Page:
The Summer Course 2004

Dear All

That was my 11th summer course on the trot and you’d think I’d be running out of things to say by now. Every year I come back ranting about the new stuff I’ve seen and great people I’ve trained under or with, and every year I write “this one was without doubt one of the best ever”. But it’s true! There is always something new, always something different and always something that you will take away with you to boost your karate for years to come.

This year once again had the added benefit of optional extra pad work training on two days but there was also a Tuesday afternoon Tai Bo session for anyone wishing to try it out, run by Sensei Greg Francis. I wasn’t able to attend but the reports I got back from various people, including those top Gentlemen for Jersey, were all praise and I’m secretly gutted that I had other commitments (being Sempai and the only car driver on the day before a fancy dress party can have its drawbacks).

For me the week started with Sensei Suarez breaking us in superbly with basic and free style combinations to get the blood pumping before handing over to Sensei Greg Francis, who further adapted what had been started with the addition of more combinations focusing on kicks. That familiar summer course burning in my legs was started off nicely by the time Sensei Suarez gave the class to Sensei Francis who managed to drive it home so it stayed for the whole week.

Sunday’s second class gave me a choice of instructors each holding different classes. This is always a hard choice for me because I would gladly train with any Sensei from the instructors list knowing full well that I would enjoy every minute of whatever was on offer. After a moment of panic about which group to join I headed towards Sensei Hazard who was holding a class for the kata Bassai Sho. Sensei Hazard explained that he would be breaking the kata down over the next two lessons, half to help us get the pattern and positioning correct and half with the bunkai so that we understood why the kata was done and how it really worked. I hadn’t ever tried Bassai Sho before but by the end of those two lessons Sensei Hazard had us all moving through the kata with confidence, proudly feeling the burn from the bunkai bruises that reminded us exactly what every step and strike was for.

Monday morning saw my first chance for summer course 2004 training with Sensei Donovan and he took us back to basics with emphasis on good positioning of arms, shoulders, back and the positive use of hip before upping the pace and taking the same principles into free style. He had us switching back and forth between formal practice and free style until they almost blurred in your mind. I think that’s what he was getting across to us, if your basics are poor but you think your free style is good, how can you be truly generating power and accuracy in free fighting. If your basics seem strong but you can’t translate them onto free fighting then you’re not really doing karate you’re just being robotic. One is nothing without the other and the two should be inseparable.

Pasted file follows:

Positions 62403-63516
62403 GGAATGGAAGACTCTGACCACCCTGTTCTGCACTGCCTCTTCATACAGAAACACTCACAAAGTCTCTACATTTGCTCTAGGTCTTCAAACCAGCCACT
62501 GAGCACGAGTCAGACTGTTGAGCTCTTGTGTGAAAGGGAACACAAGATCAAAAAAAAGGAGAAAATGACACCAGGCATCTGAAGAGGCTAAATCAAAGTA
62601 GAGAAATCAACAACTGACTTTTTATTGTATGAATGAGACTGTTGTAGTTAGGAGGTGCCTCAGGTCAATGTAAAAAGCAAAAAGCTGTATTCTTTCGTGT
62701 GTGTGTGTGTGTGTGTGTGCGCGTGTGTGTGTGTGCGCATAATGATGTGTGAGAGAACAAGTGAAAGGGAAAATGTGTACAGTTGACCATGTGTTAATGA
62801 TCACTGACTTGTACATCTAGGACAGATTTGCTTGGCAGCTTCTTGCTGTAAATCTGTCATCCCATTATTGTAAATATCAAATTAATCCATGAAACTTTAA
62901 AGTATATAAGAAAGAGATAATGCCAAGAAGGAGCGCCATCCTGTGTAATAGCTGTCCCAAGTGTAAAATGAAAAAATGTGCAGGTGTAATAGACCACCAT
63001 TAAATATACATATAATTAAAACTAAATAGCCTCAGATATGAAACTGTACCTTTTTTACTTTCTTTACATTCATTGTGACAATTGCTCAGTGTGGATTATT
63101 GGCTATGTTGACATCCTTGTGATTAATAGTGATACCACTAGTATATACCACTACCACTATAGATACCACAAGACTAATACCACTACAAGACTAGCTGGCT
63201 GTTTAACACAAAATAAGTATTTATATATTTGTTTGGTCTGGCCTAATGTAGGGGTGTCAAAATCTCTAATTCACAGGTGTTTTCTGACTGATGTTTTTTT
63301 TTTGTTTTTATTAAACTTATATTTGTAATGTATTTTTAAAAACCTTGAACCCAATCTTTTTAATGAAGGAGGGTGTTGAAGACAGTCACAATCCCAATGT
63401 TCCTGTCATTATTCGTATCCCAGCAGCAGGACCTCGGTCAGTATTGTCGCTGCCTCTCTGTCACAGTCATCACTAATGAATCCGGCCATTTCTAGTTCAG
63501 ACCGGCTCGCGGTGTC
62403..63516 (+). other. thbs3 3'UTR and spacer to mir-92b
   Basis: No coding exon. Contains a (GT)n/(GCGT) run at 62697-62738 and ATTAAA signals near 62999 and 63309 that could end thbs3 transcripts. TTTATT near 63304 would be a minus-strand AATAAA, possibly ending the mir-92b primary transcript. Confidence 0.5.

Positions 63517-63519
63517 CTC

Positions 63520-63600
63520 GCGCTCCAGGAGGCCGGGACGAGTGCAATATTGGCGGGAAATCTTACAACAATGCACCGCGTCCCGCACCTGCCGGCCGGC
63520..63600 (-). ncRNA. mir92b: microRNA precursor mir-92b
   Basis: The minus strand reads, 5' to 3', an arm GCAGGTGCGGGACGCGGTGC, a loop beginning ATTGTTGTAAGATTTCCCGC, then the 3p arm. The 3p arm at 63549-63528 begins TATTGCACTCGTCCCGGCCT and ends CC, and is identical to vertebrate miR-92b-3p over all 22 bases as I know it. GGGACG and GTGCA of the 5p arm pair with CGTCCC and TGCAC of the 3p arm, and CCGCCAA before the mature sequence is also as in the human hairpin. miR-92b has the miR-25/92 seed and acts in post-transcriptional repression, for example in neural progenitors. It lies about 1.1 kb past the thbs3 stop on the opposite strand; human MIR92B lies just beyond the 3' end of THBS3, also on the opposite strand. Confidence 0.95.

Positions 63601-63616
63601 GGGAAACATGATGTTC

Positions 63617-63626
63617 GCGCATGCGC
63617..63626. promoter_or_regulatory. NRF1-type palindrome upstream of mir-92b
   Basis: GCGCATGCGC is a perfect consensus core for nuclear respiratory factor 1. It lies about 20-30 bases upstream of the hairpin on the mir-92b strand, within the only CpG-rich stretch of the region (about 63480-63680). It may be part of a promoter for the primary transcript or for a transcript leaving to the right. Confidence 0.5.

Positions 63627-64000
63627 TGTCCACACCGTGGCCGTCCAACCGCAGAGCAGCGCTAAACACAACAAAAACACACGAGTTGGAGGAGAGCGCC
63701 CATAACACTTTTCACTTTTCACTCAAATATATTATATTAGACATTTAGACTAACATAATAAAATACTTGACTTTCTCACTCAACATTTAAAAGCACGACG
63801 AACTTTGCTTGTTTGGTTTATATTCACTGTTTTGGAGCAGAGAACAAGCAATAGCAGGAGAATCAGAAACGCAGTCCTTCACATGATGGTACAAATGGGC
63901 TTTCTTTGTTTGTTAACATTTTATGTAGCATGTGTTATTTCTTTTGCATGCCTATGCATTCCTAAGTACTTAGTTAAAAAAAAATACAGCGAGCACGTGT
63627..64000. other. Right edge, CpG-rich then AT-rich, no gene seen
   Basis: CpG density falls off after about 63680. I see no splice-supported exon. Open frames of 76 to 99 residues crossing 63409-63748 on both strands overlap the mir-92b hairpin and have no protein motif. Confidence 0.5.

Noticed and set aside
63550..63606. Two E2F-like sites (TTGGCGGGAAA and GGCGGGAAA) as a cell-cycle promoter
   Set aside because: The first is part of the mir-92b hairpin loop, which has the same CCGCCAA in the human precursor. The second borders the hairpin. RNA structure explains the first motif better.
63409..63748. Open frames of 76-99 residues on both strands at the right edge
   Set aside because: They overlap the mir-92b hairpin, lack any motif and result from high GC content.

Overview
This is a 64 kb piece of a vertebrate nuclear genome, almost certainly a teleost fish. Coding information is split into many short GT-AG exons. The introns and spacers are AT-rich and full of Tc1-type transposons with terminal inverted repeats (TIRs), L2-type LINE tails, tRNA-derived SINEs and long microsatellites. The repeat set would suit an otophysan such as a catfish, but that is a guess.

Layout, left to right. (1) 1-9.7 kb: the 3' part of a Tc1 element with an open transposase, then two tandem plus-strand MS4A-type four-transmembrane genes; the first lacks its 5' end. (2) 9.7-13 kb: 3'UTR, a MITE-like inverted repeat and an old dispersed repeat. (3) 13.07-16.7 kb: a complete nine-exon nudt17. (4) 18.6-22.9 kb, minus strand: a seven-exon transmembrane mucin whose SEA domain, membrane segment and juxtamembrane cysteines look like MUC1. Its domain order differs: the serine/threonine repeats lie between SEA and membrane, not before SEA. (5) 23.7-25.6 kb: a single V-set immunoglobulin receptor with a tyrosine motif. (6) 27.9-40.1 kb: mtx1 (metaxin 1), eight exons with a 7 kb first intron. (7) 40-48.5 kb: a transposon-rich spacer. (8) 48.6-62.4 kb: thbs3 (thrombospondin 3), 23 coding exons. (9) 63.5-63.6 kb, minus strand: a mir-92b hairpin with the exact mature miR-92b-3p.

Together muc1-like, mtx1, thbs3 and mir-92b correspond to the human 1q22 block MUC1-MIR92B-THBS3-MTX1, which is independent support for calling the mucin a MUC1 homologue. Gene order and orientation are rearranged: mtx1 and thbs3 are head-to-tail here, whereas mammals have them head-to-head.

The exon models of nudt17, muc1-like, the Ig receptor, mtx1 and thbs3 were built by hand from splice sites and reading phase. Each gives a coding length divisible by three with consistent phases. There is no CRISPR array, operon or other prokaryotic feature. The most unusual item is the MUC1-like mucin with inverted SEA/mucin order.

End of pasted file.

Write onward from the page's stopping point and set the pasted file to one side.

Monday’s 12 O’clock session gave me another choice between Sensei’s and classes but I jumped at the chance to train with Sensei Mottram. Sensei told us that we would be working on Nijushiho and that it would once again be divided over the next two lessons. The bulk of us already had some understanding of this kata so Sensei Mottram jumped right in building and refining what we already knew during the first session before putting us into groups of 4 during the second session so that each individual could perform the bunkai in turn. Sensei had promised us “a good bashing” and we weren’t disappointed. The second lesson ended with each group nominating one person to perform the bunkai while the others attacked and the other groups looking on. I’ve liked Nijushiho since I was first shown it in Poland in 1996, I now love it.

7am Tuesday morning saw the start of the “Fun” run which always seems a bit nasty after the last 6 sessions from the days before, but once you start running and find your pace it’s over before you know it. For me the run meets with early morning complaints from my aching legs but by the end of it they’ve loosened up clearing the stiff muscles and setting me up nicely for the rest of the weeks training. A particularly good warm down and stretch conducted by the runs first place winner sorted out any remaining aches and my legs were looking forward to the next training session…… after a good breakfast.

Tuesday 12 O’clock saw the normal reduction in people training on the field as many took the indoor Referee’s course option. As Sensei Donovan said “strange how so many people decide they want to be Ref’s around the same time every year”. I chose to enter Sensei Hazards class again and he asked the fourteen of us to split into groups and practice the kata of our choice under his guidance. My group of five decided on refining Bassai Sho from our previous lessons and we worked as a team on the very end section repeatedly before combining it into the full kata. This was a technical session at a much slower pace but very satisfying as it added some well needed polish to the kata performance.

My next lesson started on Wednesday morning with Sensei Donovan briefly giving us a reminder of our previous lessons focus on good basics before moving rapidly on to competition techniques. We worked hard to emulate what Sensei was demonstrating for us and things were going at an excellent fast pace. Each change of partner found me facing fellow karateka of all karate styles, ages, abilities and back grounds, all keen to make these techniques work for them and land them against you. The session ended with Sensei upping the pace again with full free fighting and the offer of a medal to anyone who could land the infamous “Ticky Donovan belt pull jodan mawashi geri” combination. Many heads were kicked and many medals were won.